This section discusses how maintaining a product is helped by each part of a development environment. The next section discusses the process of deleting things such as SCM tags, files from builds, test results, and documents.
The different parts of an SCM tool that particularly help with maintaining an existing product are:
Change logs will show you exactly what has changed in a given version since it was last released. They're also good for finding the right people to talk to about the changes in that version, and deciding which areas of the product ought to be retested.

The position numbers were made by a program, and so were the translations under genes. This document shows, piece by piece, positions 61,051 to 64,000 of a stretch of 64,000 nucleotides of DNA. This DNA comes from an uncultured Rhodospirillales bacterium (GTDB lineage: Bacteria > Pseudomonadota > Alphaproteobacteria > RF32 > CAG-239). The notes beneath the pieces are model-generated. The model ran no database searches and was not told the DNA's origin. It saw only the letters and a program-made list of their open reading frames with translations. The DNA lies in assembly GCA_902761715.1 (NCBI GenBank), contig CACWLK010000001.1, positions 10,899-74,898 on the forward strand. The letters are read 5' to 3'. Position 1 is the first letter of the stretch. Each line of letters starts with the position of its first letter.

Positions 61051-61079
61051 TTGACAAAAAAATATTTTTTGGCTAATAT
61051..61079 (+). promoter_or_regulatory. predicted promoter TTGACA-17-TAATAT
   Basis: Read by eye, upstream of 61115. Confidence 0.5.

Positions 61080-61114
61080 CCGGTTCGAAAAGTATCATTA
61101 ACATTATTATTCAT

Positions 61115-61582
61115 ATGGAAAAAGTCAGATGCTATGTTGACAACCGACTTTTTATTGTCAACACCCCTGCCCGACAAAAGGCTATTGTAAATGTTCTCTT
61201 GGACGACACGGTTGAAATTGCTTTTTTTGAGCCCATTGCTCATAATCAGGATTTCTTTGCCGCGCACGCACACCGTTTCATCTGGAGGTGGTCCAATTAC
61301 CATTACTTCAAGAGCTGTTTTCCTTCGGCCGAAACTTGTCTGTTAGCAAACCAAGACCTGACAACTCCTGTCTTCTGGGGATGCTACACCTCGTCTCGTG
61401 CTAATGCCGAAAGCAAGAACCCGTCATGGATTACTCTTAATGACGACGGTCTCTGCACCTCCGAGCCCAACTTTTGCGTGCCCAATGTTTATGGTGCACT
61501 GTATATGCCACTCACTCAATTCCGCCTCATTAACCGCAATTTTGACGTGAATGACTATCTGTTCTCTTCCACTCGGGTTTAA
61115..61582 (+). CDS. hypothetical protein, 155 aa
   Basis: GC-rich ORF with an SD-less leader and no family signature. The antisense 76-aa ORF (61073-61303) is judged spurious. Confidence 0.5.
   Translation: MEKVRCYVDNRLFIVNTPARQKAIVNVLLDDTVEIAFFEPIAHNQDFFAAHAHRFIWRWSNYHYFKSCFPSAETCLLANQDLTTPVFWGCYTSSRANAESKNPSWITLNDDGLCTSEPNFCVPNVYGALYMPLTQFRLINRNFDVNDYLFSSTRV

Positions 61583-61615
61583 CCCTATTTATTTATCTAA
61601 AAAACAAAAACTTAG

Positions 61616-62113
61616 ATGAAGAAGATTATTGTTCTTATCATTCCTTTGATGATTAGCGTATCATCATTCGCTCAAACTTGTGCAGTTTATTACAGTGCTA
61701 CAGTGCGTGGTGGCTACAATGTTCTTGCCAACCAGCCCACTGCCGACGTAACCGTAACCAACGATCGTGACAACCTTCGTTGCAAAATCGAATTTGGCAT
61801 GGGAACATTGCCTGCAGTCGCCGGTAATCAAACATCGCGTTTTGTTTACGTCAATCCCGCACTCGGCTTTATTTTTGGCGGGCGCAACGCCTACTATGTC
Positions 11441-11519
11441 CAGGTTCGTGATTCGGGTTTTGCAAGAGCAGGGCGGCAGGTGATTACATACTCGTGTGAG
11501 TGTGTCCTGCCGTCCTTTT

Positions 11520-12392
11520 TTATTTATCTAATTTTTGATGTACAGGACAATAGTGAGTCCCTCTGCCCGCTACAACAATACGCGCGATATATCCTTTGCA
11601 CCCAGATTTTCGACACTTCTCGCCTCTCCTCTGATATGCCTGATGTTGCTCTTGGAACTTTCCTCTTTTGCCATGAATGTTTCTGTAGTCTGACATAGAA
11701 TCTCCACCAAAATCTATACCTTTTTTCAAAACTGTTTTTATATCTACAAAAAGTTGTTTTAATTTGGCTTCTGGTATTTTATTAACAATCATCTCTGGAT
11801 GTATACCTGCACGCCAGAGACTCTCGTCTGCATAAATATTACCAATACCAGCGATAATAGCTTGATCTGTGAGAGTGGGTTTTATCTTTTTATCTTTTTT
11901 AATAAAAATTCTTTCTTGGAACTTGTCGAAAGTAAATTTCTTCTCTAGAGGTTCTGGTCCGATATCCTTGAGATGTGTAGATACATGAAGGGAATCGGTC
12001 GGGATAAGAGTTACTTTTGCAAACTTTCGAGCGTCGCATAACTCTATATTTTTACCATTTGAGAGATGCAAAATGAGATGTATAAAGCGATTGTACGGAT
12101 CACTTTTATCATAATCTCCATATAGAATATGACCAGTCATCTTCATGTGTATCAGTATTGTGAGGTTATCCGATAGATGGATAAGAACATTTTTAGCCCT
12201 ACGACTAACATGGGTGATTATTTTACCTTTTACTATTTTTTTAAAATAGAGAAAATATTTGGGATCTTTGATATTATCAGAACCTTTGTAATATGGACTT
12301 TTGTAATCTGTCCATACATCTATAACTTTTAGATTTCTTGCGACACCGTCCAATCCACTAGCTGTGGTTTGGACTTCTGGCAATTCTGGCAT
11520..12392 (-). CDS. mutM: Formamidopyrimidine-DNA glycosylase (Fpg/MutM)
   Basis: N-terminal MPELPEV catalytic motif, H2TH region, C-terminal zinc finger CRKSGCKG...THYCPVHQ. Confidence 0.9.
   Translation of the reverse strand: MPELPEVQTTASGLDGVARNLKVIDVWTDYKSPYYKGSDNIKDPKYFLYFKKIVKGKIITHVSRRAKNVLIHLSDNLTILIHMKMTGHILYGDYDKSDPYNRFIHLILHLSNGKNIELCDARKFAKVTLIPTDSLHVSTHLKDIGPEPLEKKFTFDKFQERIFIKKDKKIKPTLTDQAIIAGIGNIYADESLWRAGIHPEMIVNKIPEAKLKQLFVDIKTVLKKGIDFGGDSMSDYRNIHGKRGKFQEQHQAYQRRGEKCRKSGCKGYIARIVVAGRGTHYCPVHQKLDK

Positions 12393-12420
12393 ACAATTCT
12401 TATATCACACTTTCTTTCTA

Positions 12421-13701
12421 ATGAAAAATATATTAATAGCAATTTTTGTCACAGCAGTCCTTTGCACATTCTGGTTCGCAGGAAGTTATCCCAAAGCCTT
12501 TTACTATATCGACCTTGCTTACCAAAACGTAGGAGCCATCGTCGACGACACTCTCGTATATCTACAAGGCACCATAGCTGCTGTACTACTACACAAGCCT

Limiting who is permitted to make changes to a release branch should mean that the amount of change to it is limited, which should in turn reduce the amount of manual retesting that is needed later on.
The ability to know who changed each line, and in which revision, makes it easier to understand the purpose of specific changes. This is a major feature for large open source projects, where the developers may never have actually met each other.
Periodic sweeps through the source code to remove files that are entirely unused is safer when SCM tools are used.
What do you do if you find you didn't add everything that you needed to reproduce a build into the SCM tool? Perhaps some patches were applied to the operating system but not noted anywhere. Perhaps the compiler used was a particular version that's no longer available? ...